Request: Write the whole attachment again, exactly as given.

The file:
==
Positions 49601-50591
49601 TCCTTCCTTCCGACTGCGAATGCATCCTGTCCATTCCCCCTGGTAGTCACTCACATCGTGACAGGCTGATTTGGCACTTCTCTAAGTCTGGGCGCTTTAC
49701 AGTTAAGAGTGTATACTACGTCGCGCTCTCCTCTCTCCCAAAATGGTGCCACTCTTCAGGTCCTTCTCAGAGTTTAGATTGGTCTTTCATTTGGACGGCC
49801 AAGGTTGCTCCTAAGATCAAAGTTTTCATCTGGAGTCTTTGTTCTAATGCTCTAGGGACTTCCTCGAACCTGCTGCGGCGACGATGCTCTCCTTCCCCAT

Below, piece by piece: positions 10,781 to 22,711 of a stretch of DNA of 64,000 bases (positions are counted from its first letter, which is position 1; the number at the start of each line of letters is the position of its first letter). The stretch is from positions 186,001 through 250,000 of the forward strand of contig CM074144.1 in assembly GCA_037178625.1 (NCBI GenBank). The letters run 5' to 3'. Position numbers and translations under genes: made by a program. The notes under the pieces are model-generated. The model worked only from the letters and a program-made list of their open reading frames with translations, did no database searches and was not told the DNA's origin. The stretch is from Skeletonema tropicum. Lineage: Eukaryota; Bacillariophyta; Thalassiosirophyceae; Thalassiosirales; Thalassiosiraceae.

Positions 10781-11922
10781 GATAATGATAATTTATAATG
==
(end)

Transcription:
Positions 49601-50591
49601 TCCTTCCTTCCGACTGCGAATGCATCCTGTCCATTCCCCCTGGTAGTCACTCACATCGTGACAGGCTGATTTGGCACTTCTCTAAGTCTGGGCGCTTTAC
49701 AGTTAAGAGTGTATACTACGTCGCGCTCTCCTCTCTCCCAAAATGGTGCCACTCTTCAGGTCCTTCTCAGAGTTTAGATTGGTCTTTCATTTGGACGGCC
49801 AAGGTTGCTCCTAAGATCAAAGTTTTCATCTGGAGTCTTTGTTCTAATGCTCTAGGGACTTCCTCGAACCTGCTGCGGCGACGATGCTCTCCTTCCCCAT

Below, piece by piece: positions 10,781 to 22,711 of a stretch of DNA of 64,000 bases (positions are counted from its first letter, which is position 1; the number at the start of each line of letters is the position of its first letter). The stretch is from positions 186,001 through 250,000 of the forward strand of contig CM074144.1 in assembly GCA_037178625.1 (NCBI GenBank). The letters run 5' to 3'. Position numbers and translations under genes: made by a program. The notes under the pieces are model-generated. The model worked only from the letters and a program-made list of their open reading frames with translations, did no database searches and was not told the DNA's origin. The stretch is from Skeletonema tropicum. Lineage: Eukaryota; Bacillariophyta; Thalassiosirophyceae; Thalassiosirales; Thalassiosiraceae.

Positions 10781-11922
10781 GATAATGATAATTTATAATG